The specific characteristics of Pyrenaen cooking can be summed up in two words: sobriety and ingenuity. Sobriety due to a nature which is not especially generous, as they had to survive with what was grown there; and ingenuity precisely to prepare delicacies with products that are rejected in more fertile areas.

Dishes such as “crespillos” and “chiretas” return to the restaurants, and others, which had not lost public presence, such as “Migas” (breadcrumbs), “recaos” or assorted “asaduras”are increasing their prestige. That popular diet, which is based on bread, potatoes and vegetables, complemented with whatever there was - mainly pork, with game, lamb and the little used veal, used almost as festive exceptions -, has changed to a diet where fish i no longer limited to trout and cod, modern culinary formulas are adapted and, for exemple, the already mentioned “crespillos” are enhanced -a friend dessert, where a borage leaf is fried hidden inside a sweet dough – or the “chiretas”, a peculiar product made of lamb and rice, which is difficult to prepare but delicious to taste due to the wisdom it encloses.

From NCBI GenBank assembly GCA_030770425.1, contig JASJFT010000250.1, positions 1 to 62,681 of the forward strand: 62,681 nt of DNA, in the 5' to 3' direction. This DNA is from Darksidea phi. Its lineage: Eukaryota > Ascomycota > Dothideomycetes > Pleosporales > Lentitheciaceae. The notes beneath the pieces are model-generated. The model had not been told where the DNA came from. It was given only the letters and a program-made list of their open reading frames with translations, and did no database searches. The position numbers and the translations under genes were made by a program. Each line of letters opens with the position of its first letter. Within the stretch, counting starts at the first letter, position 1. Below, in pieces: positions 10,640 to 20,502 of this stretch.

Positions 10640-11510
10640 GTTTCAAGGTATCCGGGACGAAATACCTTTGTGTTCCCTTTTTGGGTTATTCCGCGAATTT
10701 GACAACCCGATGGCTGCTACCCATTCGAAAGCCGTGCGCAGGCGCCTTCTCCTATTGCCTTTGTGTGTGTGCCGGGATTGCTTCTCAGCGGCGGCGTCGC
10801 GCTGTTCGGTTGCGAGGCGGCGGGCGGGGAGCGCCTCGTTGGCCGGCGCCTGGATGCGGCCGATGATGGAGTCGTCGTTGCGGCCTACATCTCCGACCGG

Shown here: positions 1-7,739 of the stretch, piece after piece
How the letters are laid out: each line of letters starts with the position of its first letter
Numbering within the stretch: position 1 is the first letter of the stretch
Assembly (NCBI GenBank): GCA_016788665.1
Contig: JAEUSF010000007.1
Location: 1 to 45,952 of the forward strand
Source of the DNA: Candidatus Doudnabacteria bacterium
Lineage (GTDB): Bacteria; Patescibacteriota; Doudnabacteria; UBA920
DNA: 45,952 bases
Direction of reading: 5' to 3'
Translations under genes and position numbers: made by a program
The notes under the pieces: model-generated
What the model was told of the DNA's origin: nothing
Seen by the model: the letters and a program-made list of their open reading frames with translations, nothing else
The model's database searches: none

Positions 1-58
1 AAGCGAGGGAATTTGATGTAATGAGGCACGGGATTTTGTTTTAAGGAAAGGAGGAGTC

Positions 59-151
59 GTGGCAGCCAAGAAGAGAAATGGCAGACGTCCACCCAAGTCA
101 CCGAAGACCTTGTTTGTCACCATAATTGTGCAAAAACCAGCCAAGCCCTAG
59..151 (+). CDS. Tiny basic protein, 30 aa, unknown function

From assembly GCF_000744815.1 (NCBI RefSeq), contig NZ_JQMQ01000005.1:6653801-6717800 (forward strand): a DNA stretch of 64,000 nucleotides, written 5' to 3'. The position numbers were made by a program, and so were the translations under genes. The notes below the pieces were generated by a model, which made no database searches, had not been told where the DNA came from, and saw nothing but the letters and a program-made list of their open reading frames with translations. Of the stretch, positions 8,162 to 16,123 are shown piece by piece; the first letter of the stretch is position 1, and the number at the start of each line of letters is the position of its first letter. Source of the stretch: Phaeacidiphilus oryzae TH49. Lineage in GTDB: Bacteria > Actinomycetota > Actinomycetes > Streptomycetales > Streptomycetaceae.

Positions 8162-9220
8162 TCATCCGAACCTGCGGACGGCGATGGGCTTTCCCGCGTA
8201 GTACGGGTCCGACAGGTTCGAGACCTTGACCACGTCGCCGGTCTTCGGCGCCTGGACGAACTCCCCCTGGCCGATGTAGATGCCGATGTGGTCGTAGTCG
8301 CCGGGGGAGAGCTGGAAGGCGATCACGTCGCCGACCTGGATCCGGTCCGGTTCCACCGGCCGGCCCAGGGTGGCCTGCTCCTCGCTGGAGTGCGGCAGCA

Dishes such as escarole with Binies apples (traditional in Ansó) are recuperated, which today are considered as modern, just like the salads with different wild helbs, such as golden thistle, “letacines” or watercress, reimported by the French and normal in the eastern area. But there are also bread by products - “migas” or breadcrumbs, the multiple souops and simple slices of bread with garlic -. the beans, rapidly implemented after their arrival from American, creating the famous beans of Embun and Biescas can also be mentioned.

Few fish were enjoyed, except for the river trout or the omnipresent cod, sublime in “ajoarriero” or to accompany different stews. The game did not remain in the mountains, either, although now civets, wild boar, cold meats an poultry stews are being recuperated. The protein was provided by the pig and the lamb, which gave rise to dishes such as the “tripiligates”, “chiflainas” or mountain asparagus, based on tails of ewe lambs.